“If NHTSA decides that the rate is too low, on a particular recall, because the recall is significant or it’s just a really low rate, they can force the manufacturer to issue a second notice to try and get more people in,” he said.
In 2012, Chrysler began emailing, phoning and mailing recall notices to vehicle owners in an effort to boost repair rates. The average response has risen to 80 percent after 18 months from 70 percent before the program, spokesman Eric Mayne said in an emailed statement.
Because many of GM’s recalled models were inexpensive, small cars like the Chevrolet Cobalt and Saturn Ion that have been on the road close to a decade, the auto maker will struggle to fix a high percentage of them, Mr. Hoffer said.
Ms. Barra vowed earlier this month to deploy a “special team that’s going to be dedicated to making sure we contact each customer and make arrangements for them to come in.” GM may even try to reach customers with OnStar, the communication system that links GM vehicles to live operators for directions, information and emergency calls.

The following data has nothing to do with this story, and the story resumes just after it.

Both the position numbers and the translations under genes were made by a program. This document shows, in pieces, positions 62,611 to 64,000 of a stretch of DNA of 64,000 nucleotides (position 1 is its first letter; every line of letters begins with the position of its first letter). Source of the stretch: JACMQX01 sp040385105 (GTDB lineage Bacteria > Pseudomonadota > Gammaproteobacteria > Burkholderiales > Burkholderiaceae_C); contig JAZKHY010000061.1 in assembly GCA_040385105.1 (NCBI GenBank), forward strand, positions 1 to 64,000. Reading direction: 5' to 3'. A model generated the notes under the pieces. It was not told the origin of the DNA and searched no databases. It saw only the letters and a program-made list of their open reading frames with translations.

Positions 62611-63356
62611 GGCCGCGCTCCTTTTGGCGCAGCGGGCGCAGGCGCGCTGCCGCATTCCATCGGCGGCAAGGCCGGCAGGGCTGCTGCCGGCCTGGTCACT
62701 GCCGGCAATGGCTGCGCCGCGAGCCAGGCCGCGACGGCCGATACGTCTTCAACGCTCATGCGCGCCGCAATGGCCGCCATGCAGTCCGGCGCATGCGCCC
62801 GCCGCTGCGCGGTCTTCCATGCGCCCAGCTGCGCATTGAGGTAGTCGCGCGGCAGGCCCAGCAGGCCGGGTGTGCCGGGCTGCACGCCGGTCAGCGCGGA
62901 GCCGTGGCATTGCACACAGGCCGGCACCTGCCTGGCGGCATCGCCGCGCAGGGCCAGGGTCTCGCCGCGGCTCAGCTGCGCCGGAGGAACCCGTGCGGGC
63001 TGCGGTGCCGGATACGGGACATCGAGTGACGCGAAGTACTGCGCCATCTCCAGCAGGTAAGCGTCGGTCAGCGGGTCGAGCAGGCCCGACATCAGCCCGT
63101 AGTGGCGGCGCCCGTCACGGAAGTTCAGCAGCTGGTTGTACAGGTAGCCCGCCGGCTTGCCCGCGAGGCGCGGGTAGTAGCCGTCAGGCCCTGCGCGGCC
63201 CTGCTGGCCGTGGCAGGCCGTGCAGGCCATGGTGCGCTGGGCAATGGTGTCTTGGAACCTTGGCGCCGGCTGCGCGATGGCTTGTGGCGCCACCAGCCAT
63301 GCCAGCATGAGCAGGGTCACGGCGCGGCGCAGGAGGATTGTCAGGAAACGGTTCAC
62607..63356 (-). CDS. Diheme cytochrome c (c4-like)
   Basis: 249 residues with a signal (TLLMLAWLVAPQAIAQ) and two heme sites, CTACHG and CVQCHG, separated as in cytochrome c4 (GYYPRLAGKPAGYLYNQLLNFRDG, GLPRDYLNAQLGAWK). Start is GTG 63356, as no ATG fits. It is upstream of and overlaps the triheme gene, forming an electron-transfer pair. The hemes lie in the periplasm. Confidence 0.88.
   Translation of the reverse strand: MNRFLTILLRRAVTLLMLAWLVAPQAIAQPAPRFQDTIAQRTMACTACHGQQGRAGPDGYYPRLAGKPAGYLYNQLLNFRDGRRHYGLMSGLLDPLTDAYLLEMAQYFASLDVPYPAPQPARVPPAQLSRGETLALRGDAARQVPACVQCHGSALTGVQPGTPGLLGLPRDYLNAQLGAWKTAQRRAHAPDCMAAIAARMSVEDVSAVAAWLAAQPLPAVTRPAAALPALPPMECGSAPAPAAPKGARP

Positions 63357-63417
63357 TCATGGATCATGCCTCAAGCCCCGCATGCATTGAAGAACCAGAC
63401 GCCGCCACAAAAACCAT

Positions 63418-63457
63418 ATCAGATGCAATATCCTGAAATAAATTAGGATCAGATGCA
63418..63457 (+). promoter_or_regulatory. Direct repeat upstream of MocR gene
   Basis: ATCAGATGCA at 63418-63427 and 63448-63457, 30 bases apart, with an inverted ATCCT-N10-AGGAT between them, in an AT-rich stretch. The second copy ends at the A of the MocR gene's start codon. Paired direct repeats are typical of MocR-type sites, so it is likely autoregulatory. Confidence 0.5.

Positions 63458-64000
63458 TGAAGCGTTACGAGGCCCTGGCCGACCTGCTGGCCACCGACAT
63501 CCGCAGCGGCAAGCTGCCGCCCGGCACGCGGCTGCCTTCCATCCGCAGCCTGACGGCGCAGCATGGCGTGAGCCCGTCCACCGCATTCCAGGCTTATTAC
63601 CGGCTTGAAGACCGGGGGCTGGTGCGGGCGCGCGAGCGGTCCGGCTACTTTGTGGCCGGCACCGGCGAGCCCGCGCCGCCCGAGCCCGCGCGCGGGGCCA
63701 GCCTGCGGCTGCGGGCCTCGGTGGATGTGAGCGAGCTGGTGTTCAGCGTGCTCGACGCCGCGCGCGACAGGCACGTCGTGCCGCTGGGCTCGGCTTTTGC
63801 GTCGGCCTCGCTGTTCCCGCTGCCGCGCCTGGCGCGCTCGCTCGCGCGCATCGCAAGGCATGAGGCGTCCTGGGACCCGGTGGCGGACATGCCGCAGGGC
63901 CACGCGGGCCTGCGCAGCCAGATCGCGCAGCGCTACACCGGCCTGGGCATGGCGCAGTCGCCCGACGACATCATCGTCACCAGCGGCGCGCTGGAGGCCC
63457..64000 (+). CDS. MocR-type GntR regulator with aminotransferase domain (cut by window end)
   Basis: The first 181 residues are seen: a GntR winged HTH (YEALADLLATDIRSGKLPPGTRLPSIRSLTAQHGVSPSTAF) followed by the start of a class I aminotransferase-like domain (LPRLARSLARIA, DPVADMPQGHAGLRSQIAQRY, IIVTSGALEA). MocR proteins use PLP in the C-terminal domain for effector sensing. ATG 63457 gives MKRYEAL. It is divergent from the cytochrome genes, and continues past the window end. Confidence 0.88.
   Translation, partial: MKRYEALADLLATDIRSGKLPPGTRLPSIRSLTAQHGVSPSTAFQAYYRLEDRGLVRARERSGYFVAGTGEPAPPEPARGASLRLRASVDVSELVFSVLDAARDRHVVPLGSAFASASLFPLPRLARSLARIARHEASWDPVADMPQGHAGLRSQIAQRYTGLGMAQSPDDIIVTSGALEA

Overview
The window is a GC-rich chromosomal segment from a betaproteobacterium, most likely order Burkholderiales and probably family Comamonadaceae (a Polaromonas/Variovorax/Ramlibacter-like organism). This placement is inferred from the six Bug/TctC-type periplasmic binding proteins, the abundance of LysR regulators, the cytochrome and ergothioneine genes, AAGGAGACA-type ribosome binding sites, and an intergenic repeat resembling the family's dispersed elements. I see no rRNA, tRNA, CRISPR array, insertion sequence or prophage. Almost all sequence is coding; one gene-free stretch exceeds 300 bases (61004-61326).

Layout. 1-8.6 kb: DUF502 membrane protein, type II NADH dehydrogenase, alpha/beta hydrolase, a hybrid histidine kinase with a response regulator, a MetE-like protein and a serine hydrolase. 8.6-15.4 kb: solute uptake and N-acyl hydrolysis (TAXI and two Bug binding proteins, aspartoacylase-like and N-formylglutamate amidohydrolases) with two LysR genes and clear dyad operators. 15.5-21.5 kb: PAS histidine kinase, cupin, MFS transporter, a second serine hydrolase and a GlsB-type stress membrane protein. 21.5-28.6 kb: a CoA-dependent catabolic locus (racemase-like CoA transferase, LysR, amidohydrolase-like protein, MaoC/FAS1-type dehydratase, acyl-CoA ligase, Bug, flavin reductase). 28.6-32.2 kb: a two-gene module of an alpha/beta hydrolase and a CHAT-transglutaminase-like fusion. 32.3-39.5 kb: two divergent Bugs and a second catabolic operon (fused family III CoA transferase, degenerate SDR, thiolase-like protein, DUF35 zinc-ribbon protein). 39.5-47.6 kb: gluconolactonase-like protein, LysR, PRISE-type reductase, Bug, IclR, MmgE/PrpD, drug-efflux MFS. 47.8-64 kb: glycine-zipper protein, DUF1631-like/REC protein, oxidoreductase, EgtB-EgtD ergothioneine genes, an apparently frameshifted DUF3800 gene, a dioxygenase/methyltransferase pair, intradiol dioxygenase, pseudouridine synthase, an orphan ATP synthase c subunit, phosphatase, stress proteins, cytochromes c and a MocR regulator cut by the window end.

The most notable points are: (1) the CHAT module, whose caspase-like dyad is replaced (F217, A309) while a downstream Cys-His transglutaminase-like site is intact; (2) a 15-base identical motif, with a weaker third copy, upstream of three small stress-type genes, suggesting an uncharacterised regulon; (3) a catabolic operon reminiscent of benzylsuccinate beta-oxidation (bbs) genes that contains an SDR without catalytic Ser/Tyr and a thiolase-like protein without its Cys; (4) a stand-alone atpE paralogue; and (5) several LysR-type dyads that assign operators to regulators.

Ignition switch repairs began on April 11, Kevin Kelly, a GM spokesman, said yesterday in an emailed statement. More than 22,000 customers have requested loaners while awaiting repairs, he said. As of April 14, Mr. McEleney’s Chevrolet dealership had repaired 10 vehicles.
This Bloomberg News report appeared on autonews.com, the website of Automotive News, a Detroit-based sister publication of Tire Business.
How often do you update your shop and/or business software?
|Only when a substantial update is available||
|Every 2-4 years||
|Usually between 5 and 10 years||
|I hate it – as infrequently as possible||
|I never do – it’s too costly||
|Total votes: 93|